In a major setback for some billboard companies, the California Supreme Court has unanimously declined to review an L.A. court ruling that could force the city to revoke permits for video billboards and to have them removed.
Less than a week ago, Clear Channel Outdoor threatened to make L.A. pay more than $100 million in damages unless the city worked with the company to keep the billboards lit.
In the case the court reviewed, Summit Media had sued Los Angeles over a settlement deal that exempted Clear Channel and CBS Outdoor from a ban on new video billboards. The lower court found that to be unfair and required the permits be revoked.
In last week's letter, Clear Channel demanded city officials work with the company to re-permit or relocate the billboards or face a new round of costly lawsuits. In response to the Supreme Court's action, Clear Channel Spokesman Jim Cullinan emailed us this statement:
"We are disappointed in the Court's decision, and disappointed that the City has rejected out of hand our proposed options including non-binding arbitration and relocation applications. Nevertheless, Clear Channel Outdoor continues to be an active, committed participant in the working group created by the City Council that is working to find solutions that allow for the reasonable use of digital signs while addressing the concerns raised by community groups. We prefer a comprehensive legislative solution that protects the critical economic and public safety benefits which digital signs deliver to the city, L.A. residents, local businesses, and the economy. However, these digital signs are valuable company assets, and if we are forced to turn them off or take them down, we will, as a last resort, seek appropriate compensation."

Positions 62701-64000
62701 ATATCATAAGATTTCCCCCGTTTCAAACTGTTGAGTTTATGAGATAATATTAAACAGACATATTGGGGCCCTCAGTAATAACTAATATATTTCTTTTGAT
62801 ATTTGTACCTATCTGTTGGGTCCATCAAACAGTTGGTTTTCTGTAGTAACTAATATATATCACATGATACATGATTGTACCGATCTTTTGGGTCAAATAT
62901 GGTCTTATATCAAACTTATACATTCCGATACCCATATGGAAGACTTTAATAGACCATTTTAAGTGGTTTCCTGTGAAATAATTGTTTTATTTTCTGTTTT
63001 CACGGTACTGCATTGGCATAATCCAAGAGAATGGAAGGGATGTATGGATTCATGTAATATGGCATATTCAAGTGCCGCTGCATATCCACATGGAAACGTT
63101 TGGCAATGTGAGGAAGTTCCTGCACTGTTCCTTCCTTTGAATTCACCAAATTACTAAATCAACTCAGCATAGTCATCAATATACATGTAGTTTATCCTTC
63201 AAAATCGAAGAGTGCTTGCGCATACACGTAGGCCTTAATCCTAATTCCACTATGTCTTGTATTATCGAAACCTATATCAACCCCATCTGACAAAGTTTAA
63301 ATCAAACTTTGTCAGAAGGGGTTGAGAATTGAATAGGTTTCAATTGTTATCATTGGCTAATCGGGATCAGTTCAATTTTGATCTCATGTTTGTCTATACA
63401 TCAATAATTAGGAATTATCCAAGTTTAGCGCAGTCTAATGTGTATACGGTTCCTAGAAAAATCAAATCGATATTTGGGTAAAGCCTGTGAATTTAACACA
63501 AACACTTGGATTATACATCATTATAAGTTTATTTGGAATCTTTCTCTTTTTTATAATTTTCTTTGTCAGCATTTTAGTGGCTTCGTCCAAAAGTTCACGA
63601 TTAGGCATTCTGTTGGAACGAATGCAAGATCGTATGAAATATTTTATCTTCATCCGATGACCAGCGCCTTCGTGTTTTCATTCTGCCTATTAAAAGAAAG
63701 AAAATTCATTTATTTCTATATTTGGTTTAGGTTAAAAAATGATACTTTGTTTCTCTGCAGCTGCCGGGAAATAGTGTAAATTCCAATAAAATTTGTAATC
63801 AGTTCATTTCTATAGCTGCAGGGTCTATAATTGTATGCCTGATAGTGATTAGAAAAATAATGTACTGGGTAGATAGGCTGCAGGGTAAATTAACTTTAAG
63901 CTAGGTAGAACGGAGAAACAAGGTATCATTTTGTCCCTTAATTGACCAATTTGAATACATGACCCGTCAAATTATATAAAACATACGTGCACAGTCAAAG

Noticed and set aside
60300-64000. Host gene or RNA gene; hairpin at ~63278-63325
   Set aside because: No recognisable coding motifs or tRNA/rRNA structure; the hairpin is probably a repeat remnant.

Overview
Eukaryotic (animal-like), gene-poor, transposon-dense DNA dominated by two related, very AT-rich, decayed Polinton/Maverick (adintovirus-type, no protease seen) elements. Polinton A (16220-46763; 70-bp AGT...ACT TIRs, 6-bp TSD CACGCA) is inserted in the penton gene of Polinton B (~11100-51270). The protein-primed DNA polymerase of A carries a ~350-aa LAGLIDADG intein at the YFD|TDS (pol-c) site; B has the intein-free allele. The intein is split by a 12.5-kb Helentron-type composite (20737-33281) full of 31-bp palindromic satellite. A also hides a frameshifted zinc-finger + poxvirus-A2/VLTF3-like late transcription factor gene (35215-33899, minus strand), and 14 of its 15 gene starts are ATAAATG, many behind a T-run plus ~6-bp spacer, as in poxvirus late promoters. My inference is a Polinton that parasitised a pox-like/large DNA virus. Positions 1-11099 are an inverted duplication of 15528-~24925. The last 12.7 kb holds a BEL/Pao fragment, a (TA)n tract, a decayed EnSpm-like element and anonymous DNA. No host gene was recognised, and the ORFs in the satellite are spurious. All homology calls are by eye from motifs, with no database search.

Anti-billboard activists continue to portray the company's actions as a "shakedown" and they claim the city can't be held liable for lawfully enforcing a court order.
Unless the case is appealed to the federal courts, it will go back to the local Superior Court judge who could soon order the city to take action against the video billboards.
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